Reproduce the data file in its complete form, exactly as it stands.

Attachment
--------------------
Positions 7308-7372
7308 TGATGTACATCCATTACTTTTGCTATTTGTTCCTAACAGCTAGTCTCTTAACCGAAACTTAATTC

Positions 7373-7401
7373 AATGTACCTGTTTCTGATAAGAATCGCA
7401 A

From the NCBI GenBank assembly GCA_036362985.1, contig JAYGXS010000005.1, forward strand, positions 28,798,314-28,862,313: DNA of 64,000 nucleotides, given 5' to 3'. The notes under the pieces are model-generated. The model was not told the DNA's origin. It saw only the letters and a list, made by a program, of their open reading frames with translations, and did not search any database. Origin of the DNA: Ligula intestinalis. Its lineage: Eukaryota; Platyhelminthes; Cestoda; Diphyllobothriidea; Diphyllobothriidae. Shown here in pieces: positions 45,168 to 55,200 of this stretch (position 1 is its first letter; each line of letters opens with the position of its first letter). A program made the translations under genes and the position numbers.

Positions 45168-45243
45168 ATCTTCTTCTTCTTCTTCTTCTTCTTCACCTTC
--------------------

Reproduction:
Positions 7308-7372
7308 TGATGTACATCCATTACTTTTGCTATTTGTTCCTAACAGCTAGTCTCTTAACCGAAACTTAATTC

Positions 7373-7401
7373 AATGTACCTGTTTCTGATAAGAATCGCA
7401 A

From the NCBI GenBank assembly GCA_036362985.1, contig JAYGXS010000005.1, forward strand, positions 28,798,314-28,862,313: DNA of 64,000 nucleotides, given 5' to 3'. The notes under the pieces are model-generated. The model was not told the DNA's origin. It saw only the letters and a list, made by a program, of their open reading frames with translations, and did not search any database. Origin of the DNA: Ligula intestinalis. Its lineage: Eukaryota; Platyhelminthes; Cestoda; Diphyllobothriidea; Diphyllobothriidae. Shown here in pieces: positions 45,168 to 55,200 of this stretch (position 1 is its first letter; each line of letters opens with the position of its first letter). A program made the translations under genes and the position numbers.

Positions 45168-45243
45168 ATCTTCTTCTTCTTCTTCTTCTTCTTCACCTTC